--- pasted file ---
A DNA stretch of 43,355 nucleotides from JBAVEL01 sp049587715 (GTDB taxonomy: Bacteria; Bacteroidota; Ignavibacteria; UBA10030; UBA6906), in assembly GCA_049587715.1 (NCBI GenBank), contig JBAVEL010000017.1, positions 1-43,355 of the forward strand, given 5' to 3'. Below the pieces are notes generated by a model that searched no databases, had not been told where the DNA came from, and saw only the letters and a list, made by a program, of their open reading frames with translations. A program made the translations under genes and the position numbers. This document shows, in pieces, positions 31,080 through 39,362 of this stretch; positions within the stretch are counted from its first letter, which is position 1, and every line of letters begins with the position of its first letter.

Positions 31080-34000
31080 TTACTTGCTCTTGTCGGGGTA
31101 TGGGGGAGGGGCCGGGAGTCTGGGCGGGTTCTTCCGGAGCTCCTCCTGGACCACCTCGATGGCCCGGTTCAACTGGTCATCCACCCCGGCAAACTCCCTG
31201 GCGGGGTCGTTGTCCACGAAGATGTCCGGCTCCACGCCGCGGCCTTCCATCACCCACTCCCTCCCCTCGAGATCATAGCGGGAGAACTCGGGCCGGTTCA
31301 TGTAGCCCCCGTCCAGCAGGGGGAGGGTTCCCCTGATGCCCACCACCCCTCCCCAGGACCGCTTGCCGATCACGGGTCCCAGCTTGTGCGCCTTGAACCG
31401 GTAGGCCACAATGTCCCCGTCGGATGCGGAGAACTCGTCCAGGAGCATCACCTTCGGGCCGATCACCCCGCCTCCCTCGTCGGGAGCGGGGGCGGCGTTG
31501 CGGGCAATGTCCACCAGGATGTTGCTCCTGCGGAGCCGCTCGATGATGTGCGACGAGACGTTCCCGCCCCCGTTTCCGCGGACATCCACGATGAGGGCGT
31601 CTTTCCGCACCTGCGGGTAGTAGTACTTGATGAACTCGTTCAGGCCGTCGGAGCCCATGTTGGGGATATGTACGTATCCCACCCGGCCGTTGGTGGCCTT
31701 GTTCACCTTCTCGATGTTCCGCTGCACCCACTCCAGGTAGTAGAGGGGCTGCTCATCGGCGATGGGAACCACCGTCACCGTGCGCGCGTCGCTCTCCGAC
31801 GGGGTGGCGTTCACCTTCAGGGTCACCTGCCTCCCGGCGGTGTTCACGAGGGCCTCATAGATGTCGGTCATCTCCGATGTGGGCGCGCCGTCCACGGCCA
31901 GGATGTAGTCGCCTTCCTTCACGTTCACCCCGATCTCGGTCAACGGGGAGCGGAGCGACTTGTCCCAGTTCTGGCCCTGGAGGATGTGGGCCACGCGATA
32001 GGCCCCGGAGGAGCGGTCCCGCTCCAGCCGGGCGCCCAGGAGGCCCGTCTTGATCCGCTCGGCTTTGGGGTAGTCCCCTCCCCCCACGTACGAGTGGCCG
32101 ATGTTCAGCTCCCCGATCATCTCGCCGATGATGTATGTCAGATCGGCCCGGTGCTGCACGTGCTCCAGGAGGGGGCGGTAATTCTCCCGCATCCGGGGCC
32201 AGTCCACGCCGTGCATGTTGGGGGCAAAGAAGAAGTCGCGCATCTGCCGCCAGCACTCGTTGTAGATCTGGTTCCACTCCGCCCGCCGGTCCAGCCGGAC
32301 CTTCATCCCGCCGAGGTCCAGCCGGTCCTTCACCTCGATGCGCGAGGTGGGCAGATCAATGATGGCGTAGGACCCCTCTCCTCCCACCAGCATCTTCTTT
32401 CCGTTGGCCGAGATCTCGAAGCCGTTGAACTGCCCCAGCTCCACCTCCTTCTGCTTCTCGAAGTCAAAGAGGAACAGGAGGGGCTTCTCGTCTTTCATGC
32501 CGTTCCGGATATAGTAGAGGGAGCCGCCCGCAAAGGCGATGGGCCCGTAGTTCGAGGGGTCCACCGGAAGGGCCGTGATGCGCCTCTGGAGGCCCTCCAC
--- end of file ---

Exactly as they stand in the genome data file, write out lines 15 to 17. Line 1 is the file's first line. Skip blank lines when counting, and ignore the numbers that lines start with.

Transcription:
32201 AGTCCACGCCGTGCATGTTGGGGGCAAAGAAGAAGTCGCGCATCTGCCGCCAGCACTCGTTGTAGATCTGGTTCCACTCCGCCCGCCGGTCCAGCCGGAC
32301 CTTCATCCCGCCGAGGTCCAGCCGGTCCTTCACCTCGATGCGCGAGGTGGGCAGATCAATGATGGCGTAGGACCCCTCTCCTCCCACCAGCATCTTCTTT
32401 CCGTTGGCCGAGATCTCGAAGCCGTTGAACTGCCCCAGCTCCACCTCCTTCTGCTTCTCGAAGTCAAAGAGGAACAGGAGGGGCTTCTCGTCTTTCATGC